Of we went and yes, I was soon drifting along at the back, almost, but not quite in last place. The first 12 miles are flat, and so I kept to my now trusty routine of run 12 minutes, walk 3 minutes and using the walking intervals to get fluid and food on board. The Speyside Way is stunning, really beautiful, and I relaxed into comfortable pace and enjoyed the landscape around me, following the lush valley along the Spey running through a mix of woodland and farmland. I felt good and fresh. There was no residual tiredness from the beach run I had done just 3 days earlier.
A small group of us spent the first 12 miles leap frogging each other all doing slightly different interval patterns. One of my fellow runners was Tricia who I have known for several year. We had bumped into each other at registration and sat next to each other on the bus down. We were running our race, but there was time for a quick word or 2 as we passed each other, and we pretty much kept each other company in that way for most of the race.
There was quite a bit of evidence how well the whisky industry is doing over that first 12 miles, lots of new building and expansion work to some of the major distilleries that we passed. Also, every now and again there was that rich pungent smell of the mash process that heightened the senses and warmed the spirit. It was also clear that summer was drawing to a close with the damp earthy smell that surrounded me and the rich crops of wild mushrooms and fungi along the path. Yes, definitely mushroom season.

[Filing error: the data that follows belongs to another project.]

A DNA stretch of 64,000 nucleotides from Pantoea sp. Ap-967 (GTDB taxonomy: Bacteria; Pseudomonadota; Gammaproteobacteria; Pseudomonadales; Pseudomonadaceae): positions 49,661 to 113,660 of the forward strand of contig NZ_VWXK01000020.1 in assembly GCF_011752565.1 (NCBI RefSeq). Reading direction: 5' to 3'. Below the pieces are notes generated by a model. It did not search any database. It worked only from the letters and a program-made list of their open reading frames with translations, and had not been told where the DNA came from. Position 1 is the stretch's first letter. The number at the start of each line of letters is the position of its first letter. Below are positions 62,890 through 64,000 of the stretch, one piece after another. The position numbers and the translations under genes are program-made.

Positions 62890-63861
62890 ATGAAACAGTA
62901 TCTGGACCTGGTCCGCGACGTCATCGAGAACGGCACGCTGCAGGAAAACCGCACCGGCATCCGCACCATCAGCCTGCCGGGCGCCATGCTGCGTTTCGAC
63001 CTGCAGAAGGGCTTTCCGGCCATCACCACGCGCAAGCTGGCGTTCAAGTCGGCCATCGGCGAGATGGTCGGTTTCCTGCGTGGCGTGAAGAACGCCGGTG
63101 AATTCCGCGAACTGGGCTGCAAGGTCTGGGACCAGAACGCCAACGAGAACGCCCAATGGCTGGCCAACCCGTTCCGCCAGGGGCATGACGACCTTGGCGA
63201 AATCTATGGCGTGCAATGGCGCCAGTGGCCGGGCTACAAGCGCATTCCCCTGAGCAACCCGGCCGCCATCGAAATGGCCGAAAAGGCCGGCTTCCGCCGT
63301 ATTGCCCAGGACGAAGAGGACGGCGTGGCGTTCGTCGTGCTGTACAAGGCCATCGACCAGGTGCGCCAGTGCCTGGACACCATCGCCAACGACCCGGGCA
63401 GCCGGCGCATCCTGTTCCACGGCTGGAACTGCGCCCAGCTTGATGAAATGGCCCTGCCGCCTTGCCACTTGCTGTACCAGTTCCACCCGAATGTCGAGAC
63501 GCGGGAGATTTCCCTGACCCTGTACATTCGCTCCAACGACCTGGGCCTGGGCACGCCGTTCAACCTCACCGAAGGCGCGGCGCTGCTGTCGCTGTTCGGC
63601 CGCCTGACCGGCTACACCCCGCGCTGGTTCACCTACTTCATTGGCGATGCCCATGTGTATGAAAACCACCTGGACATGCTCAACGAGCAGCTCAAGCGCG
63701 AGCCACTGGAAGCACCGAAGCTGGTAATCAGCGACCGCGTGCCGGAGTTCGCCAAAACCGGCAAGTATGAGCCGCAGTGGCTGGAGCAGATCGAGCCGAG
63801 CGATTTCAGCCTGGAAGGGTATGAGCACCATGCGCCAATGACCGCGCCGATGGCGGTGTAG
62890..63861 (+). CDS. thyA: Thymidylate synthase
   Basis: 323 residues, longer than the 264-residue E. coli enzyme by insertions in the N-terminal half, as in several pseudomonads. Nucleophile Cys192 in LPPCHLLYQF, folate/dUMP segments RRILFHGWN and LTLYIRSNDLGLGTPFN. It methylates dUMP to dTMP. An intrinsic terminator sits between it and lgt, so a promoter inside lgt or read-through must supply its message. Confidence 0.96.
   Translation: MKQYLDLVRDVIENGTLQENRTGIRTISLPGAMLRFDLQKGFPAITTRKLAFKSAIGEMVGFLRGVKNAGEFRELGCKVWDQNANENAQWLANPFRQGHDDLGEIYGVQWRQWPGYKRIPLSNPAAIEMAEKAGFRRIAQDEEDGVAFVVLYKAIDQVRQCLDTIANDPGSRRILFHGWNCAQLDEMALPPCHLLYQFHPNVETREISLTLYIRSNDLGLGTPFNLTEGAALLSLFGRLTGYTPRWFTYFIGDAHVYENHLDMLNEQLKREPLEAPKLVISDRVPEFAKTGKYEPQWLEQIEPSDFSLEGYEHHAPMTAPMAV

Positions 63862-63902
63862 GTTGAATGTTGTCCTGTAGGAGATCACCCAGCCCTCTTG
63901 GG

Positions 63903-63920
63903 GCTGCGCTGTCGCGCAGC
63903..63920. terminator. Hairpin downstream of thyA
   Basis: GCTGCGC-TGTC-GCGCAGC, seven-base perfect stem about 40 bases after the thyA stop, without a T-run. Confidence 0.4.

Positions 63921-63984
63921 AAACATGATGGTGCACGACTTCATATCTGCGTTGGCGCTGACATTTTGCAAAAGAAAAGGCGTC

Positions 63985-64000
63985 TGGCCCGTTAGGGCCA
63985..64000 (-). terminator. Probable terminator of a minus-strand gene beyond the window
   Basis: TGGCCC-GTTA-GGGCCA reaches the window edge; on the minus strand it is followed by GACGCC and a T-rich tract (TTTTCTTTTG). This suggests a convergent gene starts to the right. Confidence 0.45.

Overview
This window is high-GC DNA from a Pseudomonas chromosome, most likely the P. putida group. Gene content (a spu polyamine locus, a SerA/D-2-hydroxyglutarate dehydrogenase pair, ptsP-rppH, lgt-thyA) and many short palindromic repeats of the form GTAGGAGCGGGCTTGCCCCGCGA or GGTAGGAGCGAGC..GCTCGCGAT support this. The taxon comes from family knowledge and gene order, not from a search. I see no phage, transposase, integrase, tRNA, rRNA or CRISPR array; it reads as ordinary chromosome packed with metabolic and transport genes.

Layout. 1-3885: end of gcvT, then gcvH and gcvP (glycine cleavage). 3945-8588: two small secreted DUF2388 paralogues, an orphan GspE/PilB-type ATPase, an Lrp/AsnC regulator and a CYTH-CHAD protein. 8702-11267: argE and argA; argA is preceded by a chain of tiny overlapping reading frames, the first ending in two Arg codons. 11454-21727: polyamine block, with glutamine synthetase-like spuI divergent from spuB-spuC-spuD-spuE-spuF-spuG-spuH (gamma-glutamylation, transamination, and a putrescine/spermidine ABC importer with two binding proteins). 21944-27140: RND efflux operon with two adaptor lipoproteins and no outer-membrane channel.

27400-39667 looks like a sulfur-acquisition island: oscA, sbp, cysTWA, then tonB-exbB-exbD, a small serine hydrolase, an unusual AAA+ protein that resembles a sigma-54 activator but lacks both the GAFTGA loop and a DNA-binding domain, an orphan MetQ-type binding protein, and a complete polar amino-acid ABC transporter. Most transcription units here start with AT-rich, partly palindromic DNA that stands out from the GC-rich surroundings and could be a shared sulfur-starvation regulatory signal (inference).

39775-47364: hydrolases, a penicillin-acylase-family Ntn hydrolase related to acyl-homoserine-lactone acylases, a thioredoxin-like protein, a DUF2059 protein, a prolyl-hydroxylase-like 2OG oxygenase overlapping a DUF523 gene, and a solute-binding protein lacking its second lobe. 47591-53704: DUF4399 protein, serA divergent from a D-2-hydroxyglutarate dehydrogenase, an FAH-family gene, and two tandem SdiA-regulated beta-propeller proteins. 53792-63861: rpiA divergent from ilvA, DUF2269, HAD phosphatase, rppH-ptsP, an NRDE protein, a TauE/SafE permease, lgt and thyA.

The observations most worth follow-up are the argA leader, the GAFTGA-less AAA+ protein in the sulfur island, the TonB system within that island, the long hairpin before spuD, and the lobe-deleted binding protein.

Soon we were passing through Aberlour and on to Craigellachie (12 miles) for the first drop bag. As I had predicted there was too much in my drop bag. I downed some creamed rice, an espresso shot tin grabbed some extra gels, a bottle of coke and a sandwich, ditched some sweets and biscuits. The marshals were great helping me sort out my bag and encouraging me not to hang about and get going. Messing about with my bags was not a diversion I was allowed to indulge.
I was starting to catch up with a few runners now. After Craigellachie there is a bit of time on the road which undulates to the foot of Ben Aigen where you rejoin the trail and do the final ascent up the ben. I was still feeling good and strong and, mentally, very positive; so much so that I ran small sections of the uphill rather than my usual ‘always walk the up hills’. The woodland was lovely and still and so peaceful. The colours were amazing, rich earthy greens and browns, and the deep purples and pinks of the heather which was in full bloom.